Ghostface (voiced by Roger L Jackson, performed by stuntman Dane Farwell) terroizes Woodsboro and my own childhood memories. Source: Paramount Pictures.

I’m 29 now as of writing. Ghostface still scares me. Ghostface works because it could be anyone. The cloak is a hooded yet shapeless specter. No one knows who is under that mask. It, as Dewey says in the film, is “available at every five and dime in the State.” It adds to the fear with the mask existing before the events of the film.

Roger L. Jackson provides the voice of Ghostface to be the disguise of the wearer. It’s a great voice that has a charismatic and false sense of comfort. This is of course due to the voice changer Ghostface uses. The layer to it though makes it akin to one of those AI voices such as Siri or Alexa these days. 

[Another side note: If 2022’s Scream makes the voice programmed by AI, you read it here first.]

It’s not devoid of personality as Jackson has to match the tone of each of the respective killers from each movie. This works as each wearer of the Ghostface guise will have a different style of killing. This is helped by stuntman Dave Farwell who has portrayed the body of Ghostface in this film, and the sequels 2 and 4. Stuntman Brian Avery portrays Ghostface in 3. I’ll point out each killer’s different approach in each entry. Ghostface in this movie is messy which is likely due to being teenagers obsessed with horror movies. Spoilers for a 25-year-old movie: It’s Billy and Stu.

The third and final point most people remember and know about Scream is how meta it gets, both in horror and humor. This was the bread and butter of the franchise; the ultimate staple. This franchise didn’t start the meta-horror seen as far back in Michael Powell’s Peeping Tom. It wasn’t even the first to combine it with humor. The first is a triple threat match between Evil Dead II, Fright Night, and Night of the Comet. To say Scream perfected it is sacrilege (that honor belongs to Tucker and Dale vs. Evil). Yet, Scream is the one to know with it does with it to a fault.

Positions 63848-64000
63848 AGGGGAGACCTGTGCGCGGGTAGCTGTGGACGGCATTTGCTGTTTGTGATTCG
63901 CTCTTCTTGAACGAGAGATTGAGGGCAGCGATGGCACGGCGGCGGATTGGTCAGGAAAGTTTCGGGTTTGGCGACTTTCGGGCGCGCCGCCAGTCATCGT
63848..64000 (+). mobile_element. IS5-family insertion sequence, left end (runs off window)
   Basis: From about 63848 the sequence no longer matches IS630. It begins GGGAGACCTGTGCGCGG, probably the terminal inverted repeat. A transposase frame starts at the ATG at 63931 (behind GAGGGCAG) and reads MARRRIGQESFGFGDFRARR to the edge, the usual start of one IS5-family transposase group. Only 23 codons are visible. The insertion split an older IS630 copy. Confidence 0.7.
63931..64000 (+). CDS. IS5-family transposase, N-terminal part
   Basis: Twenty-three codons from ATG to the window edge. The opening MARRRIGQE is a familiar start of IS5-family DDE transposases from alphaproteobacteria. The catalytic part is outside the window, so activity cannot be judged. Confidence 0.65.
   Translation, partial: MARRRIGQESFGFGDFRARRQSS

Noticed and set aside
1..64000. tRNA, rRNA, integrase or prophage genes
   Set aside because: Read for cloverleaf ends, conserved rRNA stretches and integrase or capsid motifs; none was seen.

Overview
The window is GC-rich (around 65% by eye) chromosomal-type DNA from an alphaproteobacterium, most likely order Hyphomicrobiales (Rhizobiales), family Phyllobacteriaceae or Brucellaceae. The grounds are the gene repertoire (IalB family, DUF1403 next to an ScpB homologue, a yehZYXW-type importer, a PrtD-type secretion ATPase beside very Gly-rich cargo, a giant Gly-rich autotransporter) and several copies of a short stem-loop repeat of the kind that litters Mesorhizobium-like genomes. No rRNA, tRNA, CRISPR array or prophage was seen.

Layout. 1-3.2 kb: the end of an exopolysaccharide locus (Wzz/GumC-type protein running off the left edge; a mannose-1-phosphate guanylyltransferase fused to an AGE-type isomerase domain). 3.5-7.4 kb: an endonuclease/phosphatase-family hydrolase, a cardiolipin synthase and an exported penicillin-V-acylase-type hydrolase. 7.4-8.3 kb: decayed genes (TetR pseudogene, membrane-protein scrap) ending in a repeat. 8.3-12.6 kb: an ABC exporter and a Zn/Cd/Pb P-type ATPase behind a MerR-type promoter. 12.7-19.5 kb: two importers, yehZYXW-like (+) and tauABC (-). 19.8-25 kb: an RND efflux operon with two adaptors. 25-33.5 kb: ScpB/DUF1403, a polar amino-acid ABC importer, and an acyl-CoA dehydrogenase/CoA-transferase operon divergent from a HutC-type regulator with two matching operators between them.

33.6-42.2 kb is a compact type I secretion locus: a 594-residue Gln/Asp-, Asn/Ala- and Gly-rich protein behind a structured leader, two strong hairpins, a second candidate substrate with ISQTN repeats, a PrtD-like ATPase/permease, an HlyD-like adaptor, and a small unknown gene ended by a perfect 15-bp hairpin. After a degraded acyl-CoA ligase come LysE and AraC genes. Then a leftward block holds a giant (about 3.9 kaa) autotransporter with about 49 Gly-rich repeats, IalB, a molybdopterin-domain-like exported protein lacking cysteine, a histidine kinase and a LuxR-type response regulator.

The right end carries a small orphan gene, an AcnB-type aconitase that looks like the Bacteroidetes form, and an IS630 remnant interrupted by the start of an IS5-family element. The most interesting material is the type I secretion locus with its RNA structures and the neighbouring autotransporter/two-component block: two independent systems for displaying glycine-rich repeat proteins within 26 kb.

There’s no problem with Randy being our guide through the horror tropes. He helps serve the purpose of recognizing the killer’s motive and approach. It also helps that Jamie Kennedy isn’t being annoying about it either. When I first watched it, I thought he was annoying and condensing. Then again, I was also a pretentious try-hard movie critic asshole at the time of watching it. Now, he is the crux of the film and I was being a jerk not seeing his purpose. It also adds to his fate in Scream 2 is devastating for the main characters.

Randy Meeks (Jamie Kennedy) becomes the human How-to-Guide to Horror at a house party with Stu Macher (Matthew Lillard) lurking on the couch. Source: Paramount Pictures

Having the genre-savvy person in mind as a side character is terrific to help out the mains. Yet, Sidney isn’t present during most of his explanations. She’s only there for a few and she herself also knows the tropes too. There is an advantage there, yet that does go out the window when Sidney faces Ghostface one-on-one. This is understandable though. I also would lose all knowledge of horror tropes if I was being chased by a person in that goddamn costume. Don’t act like you wouldn’t either.

Scream is a phenomenal trip back to the height of 90s horror. The opener is memorable for making the audience expect the unexpected. Ghostface is an icon for its simplicity in design and creative voice work. The meta-humor may be an old hat these days, yet Scream succeeded by having the most fun with it.

Final Verdict: 4.5 out of 5
SCREAMtober: 1/4 complete

Next time, Ghostface goes to college in Scream 2 with twists and turns aplenty. Till the next sequence.